Films based on true-life stories often come across as gross exaggerations of the truth but then sometimes the actual story is so extraordinary that it strains your level of belief. Father Stu poses such a scenario. It features acting virtue over story and suffers from it.
Mark Wahlberg plays Stuart Long, a lad who grew up in Montana and endured more than his fair share of tragedy. He lost his younger brother Stephen at age four to meningococcus and then developed inclusion body myositis, a muscle disorder similar to Lou Gehrig’s disease.
He overcame these trials to become a Catholic priest before his death at fifty years of age. The film oversimplifies his life story and removes some of the more outlandish elements in pursuit of a seamless narrative. It also embellishes the rough nature of his life to build more contrast.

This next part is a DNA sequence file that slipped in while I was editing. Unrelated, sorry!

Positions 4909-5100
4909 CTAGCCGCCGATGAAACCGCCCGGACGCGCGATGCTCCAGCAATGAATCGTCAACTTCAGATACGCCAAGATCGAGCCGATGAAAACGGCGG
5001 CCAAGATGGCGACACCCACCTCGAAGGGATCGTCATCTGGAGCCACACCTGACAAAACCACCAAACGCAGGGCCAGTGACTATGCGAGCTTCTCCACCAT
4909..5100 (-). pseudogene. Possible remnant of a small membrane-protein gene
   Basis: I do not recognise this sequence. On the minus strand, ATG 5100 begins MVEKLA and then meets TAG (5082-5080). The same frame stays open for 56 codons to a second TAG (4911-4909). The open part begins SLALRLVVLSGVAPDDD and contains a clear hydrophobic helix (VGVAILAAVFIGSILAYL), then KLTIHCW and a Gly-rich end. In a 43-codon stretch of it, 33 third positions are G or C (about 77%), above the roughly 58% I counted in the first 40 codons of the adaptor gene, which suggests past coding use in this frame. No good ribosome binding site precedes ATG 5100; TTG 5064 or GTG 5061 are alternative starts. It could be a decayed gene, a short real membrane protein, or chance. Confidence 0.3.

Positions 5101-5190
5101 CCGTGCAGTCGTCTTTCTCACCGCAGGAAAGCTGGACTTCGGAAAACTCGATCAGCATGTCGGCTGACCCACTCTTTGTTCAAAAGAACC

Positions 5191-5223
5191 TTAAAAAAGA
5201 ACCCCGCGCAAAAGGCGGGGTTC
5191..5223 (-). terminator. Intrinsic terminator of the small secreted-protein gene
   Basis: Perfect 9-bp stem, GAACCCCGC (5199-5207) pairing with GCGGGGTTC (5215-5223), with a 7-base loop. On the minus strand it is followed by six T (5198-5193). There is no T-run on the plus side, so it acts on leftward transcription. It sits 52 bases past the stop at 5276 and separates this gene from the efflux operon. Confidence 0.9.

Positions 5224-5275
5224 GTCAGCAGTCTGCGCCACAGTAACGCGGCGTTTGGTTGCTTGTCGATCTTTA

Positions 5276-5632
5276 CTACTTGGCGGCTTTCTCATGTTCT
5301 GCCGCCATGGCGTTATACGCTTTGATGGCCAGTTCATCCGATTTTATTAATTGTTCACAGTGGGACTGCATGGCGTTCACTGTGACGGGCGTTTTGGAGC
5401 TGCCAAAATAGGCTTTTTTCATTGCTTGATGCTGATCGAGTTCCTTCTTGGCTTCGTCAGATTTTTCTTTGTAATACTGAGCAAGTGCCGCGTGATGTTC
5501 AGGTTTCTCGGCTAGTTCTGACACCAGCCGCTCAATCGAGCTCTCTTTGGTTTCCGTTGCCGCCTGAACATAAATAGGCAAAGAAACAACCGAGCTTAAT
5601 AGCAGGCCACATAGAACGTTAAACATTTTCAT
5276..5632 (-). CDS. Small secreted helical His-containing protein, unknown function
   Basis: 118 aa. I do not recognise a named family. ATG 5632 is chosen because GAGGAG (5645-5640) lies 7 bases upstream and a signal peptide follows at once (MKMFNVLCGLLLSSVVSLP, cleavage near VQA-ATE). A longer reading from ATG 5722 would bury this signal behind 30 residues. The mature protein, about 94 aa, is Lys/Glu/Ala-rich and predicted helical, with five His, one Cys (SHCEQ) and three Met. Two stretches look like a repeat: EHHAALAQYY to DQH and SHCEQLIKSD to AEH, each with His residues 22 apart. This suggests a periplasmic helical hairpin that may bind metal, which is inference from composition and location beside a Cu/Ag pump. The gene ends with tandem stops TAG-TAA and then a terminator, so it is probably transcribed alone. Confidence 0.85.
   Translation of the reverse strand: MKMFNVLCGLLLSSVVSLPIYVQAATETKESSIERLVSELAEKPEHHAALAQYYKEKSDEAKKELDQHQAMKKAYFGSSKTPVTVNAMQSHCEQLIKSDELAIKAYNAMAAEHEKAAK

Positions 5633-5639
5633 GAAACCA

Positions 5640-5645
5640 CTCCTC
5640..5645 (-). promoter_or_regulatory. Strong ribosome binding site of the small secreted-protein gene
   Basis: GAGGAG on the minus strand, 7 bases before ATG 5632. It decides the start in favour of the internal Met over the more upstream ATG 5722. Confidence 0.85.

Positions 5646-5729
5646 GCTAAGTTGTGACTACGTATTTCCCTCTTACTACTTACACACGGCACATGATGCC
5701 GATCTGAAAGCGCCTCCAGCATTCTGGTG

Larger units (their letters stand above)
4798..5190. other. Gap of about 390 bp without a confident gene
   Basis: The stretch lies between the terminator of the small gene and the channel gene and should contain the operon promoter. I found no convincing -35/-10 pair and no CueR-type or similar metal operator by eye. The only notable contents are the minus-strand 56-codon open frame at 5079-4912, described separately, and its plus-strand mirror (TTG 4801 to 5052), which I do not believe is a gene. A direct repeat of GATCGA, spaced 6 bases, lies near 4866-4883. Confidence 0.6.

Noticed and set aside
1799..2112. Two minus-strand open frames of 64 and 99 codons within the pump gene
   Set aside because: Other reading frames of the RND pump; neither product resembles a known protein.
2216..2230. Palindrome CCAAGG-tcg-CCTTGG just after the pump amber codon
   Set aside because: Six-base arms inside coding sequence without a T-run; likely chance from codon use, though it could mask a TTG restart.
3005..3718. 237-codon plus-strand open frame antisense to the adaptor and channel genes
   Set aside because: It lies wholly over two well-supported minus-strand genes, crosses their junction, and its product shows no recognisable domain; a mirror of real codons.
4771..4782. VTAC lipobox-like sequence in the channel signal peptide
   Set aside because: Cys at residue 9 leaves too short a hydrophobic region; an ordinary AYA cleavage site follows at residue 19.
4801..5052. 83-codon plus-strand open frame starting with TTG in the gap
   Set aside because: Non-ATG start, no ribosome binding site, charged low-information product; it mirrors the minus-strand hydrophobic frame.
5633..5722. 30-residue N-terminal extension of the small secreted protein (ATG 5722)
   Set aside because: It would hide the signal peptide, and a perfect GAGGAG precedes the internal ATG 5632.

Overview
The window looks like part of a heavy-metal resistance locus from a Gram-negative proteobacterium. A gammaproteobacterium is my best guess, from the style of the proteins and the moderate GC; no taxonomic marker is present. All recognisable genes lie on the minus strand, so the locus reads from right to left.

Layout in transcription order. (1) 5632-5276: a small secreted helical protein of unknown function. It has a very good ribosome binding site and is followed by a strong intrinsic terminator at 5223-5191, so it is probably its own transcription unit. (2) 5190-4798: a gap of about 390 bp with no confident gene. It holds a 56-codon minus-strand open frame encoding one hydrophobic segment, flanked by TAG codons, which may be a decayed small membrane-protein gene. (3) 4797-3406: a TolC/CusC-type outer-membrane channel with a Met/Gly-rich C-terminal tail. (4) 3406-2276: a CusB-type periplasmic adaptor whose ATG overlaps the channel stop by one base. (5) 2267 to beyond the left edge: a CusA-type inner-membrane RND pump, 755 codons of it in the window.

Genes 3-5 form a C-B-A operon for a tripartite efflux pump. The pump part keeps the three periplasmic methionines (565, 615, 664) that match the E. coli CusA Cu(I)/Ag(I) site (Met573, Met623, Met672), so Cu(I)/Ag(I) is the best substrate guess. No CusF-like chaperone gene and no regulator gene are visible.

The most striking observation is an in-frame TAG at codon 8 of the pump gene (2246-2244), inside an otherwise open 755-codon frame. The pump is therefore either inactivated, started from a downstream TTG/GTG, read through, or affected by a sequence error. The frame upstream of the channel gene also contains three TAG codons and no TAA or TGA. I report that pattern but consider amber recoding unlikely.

Wahlberg is effective at the role but his transition from a rough and ready pugilist to a man of the cloth lacks the nuance needed to make it truly believable. The accumulation of similar salt-of-the-earth roles in his resume also inhibits complete belief. What we are left with is an entertaining story that could have been more.